Why invite Montenegro into NATO? It’s all about Russia

By Steve Saideman

The North Atlantic Treaty Organization (NATO) announced this week that it is inviting Montenegro to join the alliance.  The essential meaning of this is that once it is a member, Montenegro will be committed to participate in the defense of NATO members if anyone is attacked AND the alliance will be committed to defend Montenegro if it is attacked (Article V of the NATO treaty).  To be clear, this commitment is not as ironclad as people believe, but still has much political weight.

To borrow from Bill Simmons, when considering membership in NATO, the question to ask is: How much does potential member X bring to the table versus take off of the table?  What kinds of contributions to NATO capabilities/geographic position/whatever does a country bring?  What kinds of problems, such as domestic conflicts, extending NATO credibility too far, risk of international adventures, does the potential member bring?

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The mosquito-transmitted virus that is causing alarm in Brazil

By Jean Daudelin

A little-known virus called Zika has led to the declaration on Sunday of a state of emergency in Pernambuco, Brazil’s sixth most populous state. An unusually large number of suspected cases of microcephalia, a neurodevelopmental disorder, has been detected among newborns here over the last few months. The babies affected have an abnormally small cranium, a condition that is often associated with intellectual and developmental handicaps. This past weekend, Brazil’s health ministry has formally established a link between the presence of the virus and that condition, which however may also have a variety of other causes, from syphilis to malnutrition.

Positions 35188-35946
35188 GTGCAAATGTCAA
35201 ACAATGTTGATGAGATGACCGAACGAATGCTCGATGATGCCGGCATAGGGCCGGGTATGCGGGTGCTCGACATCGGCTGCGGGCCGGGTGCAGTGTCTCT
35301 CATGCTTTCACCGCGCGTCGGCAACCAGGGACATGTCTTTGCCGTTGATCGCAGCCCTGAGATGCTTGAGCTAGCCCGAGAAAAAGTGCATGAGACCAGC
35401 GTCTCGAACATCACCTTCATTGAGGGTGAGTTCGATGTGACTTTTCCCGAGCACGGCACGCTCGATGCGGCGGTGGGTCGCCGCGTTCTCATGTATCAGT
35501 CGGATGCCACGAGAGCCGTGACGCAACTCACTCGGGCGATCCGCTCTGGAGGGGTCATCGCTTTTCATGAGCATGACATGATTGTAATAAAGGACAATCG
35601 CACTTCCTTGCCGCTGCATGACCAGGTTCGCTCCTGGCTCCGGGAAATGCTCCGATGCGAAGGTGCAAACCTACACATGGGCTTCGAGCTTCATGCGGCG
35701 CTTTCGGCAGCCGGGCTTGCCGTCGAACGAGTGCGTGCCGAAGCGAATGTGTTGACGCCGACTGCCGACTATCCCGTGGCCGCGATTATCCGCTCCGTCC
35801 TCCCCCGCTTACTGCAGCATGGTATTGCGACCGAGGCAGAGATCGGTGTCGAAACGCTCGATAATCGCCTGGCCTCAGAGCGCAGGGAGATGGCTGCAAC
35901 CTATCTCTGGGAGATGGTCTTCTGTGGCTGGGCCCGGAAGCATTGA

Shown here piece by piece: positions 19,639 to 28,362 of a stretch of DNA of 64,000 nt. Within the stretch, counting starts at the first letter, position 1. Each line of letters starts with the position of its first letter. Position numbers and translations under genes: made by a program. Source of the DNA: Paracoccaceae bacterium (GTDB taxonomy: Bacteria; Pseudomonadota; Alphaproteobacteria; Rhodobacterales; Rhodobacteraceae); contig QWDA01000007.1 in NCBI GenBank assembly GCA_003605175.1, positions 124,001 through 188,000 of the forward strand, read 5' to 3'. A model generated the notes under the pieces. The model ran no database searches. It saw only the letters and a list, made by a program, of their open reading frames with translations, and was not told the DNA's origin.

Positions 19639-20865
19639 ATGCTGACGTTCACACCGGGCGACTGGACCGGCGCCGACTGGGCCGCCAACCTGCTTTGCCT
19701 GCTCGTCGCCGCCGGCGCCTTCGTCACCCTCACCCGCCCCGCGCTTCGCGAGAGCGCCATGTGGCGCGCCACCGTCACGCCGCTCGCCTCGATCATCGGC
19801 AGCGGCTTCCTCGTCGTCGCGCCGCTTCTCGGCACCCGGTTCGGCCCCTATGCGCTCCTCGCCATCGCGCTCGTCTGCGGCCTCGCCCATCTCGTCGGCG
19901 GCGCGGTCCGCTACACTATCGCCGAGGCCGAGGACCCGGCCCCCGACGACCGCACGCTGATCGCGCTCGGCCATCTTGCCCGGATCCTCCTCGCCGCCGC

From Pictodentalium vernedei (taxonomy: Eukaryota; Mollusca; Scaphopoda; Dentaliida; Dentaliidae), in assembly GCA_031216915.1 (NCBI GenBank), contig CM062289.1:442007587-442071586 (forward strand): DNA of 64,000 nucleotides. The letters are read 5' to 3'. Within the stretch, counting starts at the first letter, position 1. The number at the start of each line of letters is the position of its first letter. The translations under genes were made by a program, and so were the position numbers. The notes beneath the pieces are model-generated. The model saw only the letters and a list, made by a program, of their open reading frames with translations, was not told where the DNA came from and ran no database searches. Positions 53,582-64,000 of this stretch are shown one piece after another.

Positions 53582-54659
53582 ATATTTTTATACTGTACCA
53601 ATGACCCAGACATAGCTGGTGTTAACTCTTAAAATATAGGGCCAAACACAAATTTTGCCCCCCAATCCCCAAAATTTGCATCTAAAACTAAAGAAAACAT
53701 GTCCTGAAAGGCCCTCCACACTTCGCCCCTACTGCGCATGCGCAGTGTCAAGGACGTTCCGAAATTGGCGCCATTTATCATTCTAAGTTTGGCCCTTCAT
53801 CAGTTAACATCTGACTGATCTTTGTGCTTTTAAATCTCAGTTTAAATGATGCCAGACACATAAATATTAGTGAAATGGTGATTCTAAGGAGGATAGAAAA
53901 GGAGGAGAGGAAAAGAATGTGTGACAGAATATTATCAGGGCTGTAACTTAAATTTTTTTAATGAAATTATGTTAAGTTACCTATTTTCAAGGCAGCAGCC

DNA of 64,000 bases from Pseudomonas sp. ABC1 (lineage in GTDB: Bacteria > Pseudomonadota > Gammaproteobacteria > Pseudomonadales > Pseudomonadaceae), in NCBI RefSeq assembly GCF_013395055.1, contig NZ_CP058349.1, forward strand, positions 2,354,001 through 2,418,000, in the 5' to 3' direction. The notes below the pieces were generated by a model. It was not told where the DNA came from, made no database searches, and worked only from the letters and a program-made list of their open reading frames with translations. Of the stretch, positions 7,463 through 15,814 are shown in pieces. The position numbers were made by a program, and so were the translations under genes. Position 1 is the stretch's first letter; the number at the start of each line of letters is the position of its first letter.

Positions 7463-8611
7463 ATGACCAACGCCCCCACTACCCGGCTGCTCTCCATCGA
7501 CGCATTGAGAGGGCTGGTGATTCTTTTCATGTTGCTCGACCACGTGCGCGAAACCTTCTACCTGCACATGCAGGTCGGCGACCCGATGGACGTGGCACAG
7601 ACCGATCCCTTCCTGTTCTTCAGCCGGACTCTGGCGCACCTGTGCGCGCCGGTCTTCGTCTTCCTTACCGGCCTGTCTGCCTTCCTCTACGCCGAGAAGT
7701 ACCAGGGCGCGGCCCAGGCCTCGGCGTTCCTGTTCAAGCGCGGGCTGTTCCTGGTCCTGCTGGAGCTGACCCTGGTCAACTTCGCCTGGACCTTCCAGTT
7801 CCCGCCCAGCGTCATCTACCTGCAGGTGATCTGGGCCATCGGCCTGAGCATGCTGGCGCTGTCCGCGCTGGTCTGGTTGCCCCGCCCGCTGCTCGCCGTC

Still, the number of suspected cases identified this year so far (more than 1,000 in the country as a whole as of November 30, and around 500 in Pernambuco alone) significantly exceed the normal incidence of cases in Brazil, which have ranged between 139 and 175 per year since 2010. In addition, a small number of infected people have died in recent days, including a few adults, though it is unclear if the virus itself was the cause of death, if it interacted with another disease, or if the person died of an unrelated condition.